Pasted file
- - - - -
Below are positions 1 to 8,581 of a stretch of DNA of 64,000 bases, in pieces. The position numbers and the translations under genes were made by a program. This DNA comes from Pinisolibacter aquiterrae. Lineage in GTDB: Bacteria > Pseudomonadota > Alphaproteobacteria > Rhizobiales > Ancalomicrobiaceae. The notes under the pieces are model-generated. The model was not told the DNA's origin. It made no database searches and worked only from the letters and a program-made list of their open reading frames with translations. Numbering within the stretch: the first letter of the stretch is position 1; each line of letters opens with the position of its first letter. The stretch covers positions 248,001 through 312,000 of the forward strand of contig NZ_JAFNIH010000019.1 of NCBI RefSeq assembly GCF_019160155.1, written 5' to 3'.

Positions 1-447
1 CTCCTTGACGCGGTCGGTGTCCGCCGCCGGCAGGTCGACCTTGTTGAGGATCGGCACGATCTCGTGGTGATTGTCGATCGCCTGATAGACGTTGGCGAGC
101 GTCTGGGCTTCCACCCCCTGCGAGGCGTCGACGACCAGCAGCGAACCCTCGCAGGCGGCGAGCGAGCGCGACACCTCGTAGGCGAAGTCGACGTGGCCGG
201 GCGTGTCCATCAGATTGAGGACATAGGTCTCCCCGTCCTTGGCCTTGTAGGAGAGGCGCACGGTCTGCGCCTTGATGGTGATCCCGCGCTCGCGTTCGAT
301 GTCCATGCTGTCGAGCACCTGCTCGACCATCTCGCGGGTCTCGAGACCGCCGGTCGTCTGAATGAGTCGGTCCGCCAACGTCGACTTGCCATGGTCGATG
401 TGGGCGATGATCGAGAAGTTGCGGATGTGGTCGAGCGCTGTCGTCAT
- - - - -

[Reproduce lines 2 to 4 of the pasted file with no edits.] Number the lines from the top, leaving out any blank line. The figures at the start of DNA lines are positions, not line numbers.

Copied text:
Positions 1-447
1 CTCCTTGACGCGGTCGGTGTCCGCCGCCGGCAGGTCGACCTTGTTGAGGATCGGCACGATCTCGTGGTGATTGTCGATCGCCTGATAGACGTTGGCGAGC
101 GTCTGGGCTTCCACCCCCTGCGAGGCGTCGACGACCAGCAGCGAACCCTCGCAGGCGGCGAGCGAGCGCGACACCTCGTAGGCGAAGTCGACGTGGCCGG